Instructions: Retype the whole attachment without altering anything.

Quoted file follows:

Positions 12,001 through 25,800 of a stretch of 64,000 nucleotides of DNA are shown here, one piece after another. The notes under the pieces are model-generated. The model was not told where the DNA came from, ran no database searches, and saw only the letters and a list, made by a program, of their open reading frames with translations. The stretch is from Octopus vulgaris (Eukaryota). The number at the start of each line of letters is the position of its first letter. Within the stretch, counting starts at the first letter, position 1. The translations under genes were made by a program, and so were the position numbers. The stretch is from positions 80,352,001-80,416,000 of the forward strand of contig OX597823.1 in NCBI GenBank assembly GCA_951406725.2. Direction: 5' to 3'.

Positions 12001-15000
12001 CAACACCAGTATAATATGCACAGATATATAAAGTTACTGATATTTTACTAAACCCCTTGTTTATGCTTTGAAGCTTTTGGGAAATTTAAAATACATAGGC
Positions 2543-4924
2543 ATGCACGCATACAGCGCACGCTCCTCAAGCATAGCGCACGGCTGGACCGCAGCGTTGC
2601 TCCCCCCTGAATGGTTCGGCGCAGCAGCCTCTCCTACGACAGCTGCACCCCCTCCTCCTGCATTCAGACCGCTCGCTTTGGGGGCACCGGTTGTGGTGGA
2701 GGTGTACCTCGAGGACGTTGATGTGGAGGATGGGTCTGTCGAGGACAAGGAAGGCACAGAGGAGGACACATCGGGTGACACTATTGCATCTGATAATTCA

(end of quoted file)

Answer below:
Positions 12,001 through 25,800 of a stretch of 64,000 nucleotides of DNA are shown here, one piece after another. The notes under the pieces are model-generated. The model was not told where the DNA came from, ran no database searches, and saw only the letters and a list, made by a program, of their open reading frames with translations. The stretch is from Octopus vulgaris (Eukaryota). The number at the start of each line of letters is the position of its first letter. Within the stretch, counting starts at the first letter, position 1. The translations under genes were made by a program, and so were the position numbers. The stretch is from positions 80,352,001-80,416,000 of the forward strand of contig OX597823.1 in NCBI GenBank assembly GCA_951406725.2. Direction: 5' to 3'.

Positions 12001-15000
12001 CAACACCAGTATAATATGCACAGATATATAAAGTTACTGATATTTTACTAAACCCCTTGTTTATGCTTTGAAGCTTTTGGGAAATTTAAAATACATAGGC
Positions 2543-4924
2543 ATGCACGCATACAGCGCACGCTCCTCAAGCATAGCGCACGGCTGGACCGCAGCGTTGC
2601 TCCCCCCTGAATGGTTCGGCGCAGCAGCCTCTCCTACGACAGCTGCACCCCCTCCTCCTGCATTCAGACCGCTCGCTTTGGGGGCACCGGTTGTGGTGGA
2701 GGTGTACCTCGAGGACGTTGATGTGGAGGATGGGTCTGTCGAGGACAAGGAAGGCACAGAGGAGGACACATCGGGTGACACTATTGCATCTGATAATTCA